Tuesday, 2 April 2019

Autism Awareness Day

Today is National Autism Awareness Day and, in spite of the current lack of time and care I am giving to the blogs, this is one thing I simply cannot miss. 

My interest in Autism Spectrum Conditions (ASC) started, bizarrely, at an early age. I have always been fascinated by the human brain and how one, ugly mass of unidentifiable 'stuff' can cause us to think and behave so, incredibly differently. The idea that colour, sound, taste and smell do not, really, exist outside of our brains and do not, therefore, really exist at all is enough to amuse me for hours. From a psychological perspective, ASC is particularly interesting, and so, one nerdy little book about ASC led to another and soon, I had sufficient brain fuel to lecture just about everyone I knew on the magic of the spectrum. 

The problem is, ASC is not just something in a book: something to be studied and analysed. It is a real life condition that, for some, can make daily functioning incredibly difficult. It is a way of experiencing the world, characterized by a distinct way of thinking and processing information that can, in many cases, lead to behaviours deemed to be 'outside of the norm'.

And it is that last bit that I most want to talk about - the thing of which I think people need to be most aware. Over time, my knowledge and understanding of ASC has progressed from going beyond the mere contents of books to my own, personal experiences. I have seen more than one person discover, for themselves, that they are autistic, having spent their entire lives finding life harder than most and, in some cases, tripping in and out of CAMHs with no answers as to why they can't just be happy. I've watched people I care about go through true Hell, all the while wondering at just what point it is both safe and acceptable to suggest that maybe their brain is wired just a little differently and I've seen people be referred to as 'weird' when, clearly, there is something a little more intrinsic going on. 

Most importantly, I have come to recognise that ASC is not an obvious condition. Sure, it can be non-verbal, aggressive and complex with high sensory needs and next to no receptive language but it can also be subtle - sometimes, even, invisible. It is not just a set of behaviours: it is a way of thinking and not one of us can be so arrogant as to assume that we know what everyone is thinking all of the time. The fact that someone behaves in ways that we deem to be 'normal' does not mean that they are thinking the same things as everyone else. If we assume that people understand every situation in the same way as us, we risk isolating them behind a wall of confusion and fear that, over-time, builds up to a really very unpleasant experience of the world. 

Many people, professionals and ordinary members of the public, are gaining an increasing awareness of ASC, its existence, its traits and its prevalence. But what many people are failing to realise is that ASC does not, necessarily, look or behave in a certain way and that, no matter how 'normal' someone seems, their thoughts and mental processes are what truly dictates whether or not they are on the spectrum. It is, therefore, impossible to know if someone is autistic unless we have a really deep, honest understanding of what goes on in their head.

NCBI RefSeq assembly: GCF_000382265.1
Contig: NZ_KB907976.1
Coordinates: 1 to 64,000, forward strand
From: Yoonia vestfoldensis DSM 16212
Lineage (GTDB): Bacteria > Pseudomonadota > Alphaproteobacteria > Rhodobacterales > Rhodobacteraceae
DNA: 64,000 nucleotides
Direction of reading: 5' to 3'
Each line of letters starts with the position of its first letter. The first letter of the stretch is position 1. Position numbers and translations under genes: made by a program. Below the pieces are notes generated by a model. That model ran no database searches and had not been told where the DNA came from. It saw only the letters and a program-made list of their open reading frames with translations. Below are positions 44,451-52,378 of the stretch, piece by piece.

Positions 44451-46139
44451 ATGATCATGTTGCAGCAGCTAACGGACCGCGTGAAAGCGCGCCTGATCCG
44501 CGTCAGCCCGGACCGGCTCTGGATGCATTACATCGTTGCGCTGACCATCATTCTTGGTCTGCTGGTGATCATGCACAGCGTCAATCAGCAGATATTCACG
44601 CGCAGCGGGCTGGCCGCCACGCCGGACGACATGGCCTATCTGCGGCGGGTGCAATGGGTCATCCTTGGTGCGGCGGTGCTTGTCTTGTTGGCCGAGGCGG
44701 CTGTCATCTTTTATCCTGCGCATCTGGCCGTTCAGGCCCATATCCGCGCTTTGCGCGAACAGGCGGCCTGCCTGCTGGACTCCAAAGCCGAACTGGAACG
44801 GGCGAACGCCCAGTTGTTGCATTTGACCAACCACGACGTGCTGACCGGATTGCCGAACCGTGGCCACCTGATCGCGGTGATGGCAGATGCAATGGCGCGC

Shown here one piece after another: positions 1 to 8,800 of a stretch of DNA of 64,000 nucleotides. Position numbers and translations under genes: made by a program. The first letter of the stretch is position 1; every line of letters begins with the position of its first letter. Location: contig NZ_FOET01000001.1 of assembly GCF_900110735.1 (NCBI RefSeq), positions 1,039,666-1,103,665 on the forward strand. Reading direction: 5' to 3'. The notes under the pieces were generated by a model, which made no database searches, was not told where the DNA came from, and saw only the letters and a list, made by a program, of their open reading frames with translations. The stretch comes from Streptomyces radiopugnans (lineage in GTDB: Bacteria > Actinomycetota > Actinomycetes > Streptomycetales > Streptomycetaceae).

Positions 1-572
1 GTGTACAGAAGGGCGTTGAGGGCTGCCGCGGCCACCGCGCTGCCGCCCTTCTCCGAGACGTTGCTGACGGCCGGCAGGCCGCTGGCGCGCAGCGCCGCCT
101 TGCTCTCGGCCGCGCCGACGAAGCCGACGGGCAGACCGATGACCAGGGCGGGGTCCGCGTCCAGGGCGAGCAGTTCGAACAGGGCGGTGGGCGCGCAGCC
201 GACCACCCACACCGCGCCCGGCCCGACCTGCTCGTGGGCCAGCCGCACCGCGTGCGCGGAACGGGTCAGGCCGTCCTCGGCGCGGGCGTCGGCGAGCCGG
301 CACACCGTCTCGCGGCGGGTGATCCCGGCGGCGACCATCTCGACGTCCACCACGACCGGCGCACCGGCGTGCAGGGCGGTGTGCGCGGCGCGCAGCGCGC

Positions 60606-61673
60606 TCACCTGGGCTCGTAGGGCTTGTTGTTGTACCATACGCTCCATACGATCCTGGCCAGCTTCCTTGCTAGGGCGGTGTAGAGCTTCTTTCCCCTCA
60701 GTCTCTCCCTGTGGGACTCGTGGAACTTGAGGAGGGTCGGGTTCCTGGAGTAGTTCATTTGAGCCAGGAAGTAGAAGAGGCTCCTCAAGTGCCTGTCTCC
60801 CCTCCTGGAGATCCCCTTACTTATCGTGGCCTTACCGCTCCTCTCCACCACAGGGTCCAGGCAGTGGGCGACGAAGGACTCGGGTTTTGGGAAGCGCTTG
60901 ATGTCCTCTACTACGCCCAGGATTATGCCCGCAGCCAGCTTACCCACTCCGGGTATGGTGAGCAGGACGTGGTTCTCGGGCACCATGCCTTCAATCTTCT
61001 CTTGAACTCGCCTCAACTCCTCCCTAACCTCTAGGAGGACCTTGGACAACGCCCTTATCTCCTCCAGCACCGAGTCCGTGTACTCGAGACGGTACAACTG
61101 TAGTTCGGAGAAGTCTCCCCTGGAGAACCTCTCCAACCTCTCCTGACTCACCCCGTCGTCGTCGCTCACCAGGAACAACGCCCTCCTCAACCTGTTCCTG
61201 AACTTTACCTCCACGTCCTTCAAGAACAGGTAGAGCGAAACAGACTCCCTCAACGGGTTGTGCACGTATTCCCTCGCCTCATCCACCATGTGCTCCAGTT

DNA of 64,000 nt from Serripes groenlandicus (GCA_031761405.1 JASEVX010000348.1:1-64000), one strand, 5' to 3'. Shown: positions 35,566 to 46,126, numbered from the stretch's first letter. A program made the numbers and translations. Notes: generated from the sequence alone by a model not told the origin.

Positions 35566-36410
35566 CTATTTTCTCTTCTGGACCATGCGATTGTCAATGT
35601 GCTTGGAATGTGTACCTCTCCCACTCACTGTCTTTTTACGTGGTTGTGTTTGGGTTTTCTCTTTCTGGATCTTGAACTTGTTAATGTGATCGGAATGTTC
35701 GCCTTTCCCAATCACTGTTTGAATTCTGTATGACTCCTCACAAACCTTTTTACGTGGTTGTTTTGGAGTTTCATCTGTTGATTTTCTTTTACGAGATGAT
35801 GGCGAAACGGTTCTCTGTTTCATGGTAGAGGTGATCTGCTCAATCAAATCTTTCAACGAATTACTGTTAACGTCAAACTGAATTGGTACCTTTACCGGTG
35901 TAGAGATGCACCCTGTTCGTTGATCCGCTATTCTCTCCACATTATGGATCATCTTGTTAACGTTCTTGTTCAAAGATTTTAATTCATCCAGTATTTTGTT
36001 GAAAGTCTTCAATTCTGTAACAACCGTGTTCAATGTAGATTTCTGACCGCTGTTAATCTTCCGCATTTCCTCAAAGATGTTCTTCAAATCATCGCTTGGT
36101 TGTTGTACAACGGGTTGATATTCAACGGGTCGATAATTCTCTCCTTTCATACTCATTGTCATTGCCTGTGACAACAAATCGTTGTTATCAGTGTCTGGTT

This is important for so many reasons. In the first instance, so many people, in schools especially, aim to 'support' those with ASC by simply trying to normalise them. They identify the behaviour that does not fit in with everyone else and they do what they can to change this. But, if the workings of the mind remain the same, no good can come from forcing someone to eat with their food touching or making someone take on more information in a shorter space of time: the forced behavioural changes can only lead to further distress. 

Secondly, when it is suggested that a child or individual may be on the spectrum, many parents react with outrage, greatly and severely offended by the suggestion. This is not only deeply, deeply offensive to many of those who treat their Autism as an integral part of their identity - and an impressive strength - but is completely unreasonable: your child does not have to be non-verbal or display extreme behaviour in order to be on the spectrum. 

More importantly, we seem to have a genuine fear in our society of 'labeling' people. Even when professionals are entirely certain that a child is on the spectrum, there is a clear reluctance from multiple agencies, and parents, to pursue assessment because the outcome is deemed to be a red-card label. Whilst I would not be so ignorant as to assume that I can speak for the entire autistic population, I can say with certainty that everyone that I know, have met, spoken to, listened to or read who has been diagnosed with Autism completely disagrees. 

For someone who cannot explain the way they think, who does not understand why they find daily functioning so difficult or knows that they are different but cannot identify how or why, the word Autism is not a label: it is an explanation. It is an identity, a reason and, for some, a personal justification. It is the reason to be a little more patient with oneself and a means of explaining to others how an individual's needs might be slightly different to those of others. It is not a debilitating diagnosis but a key, unlocking the door so self-understanding and, when needed, resources and help.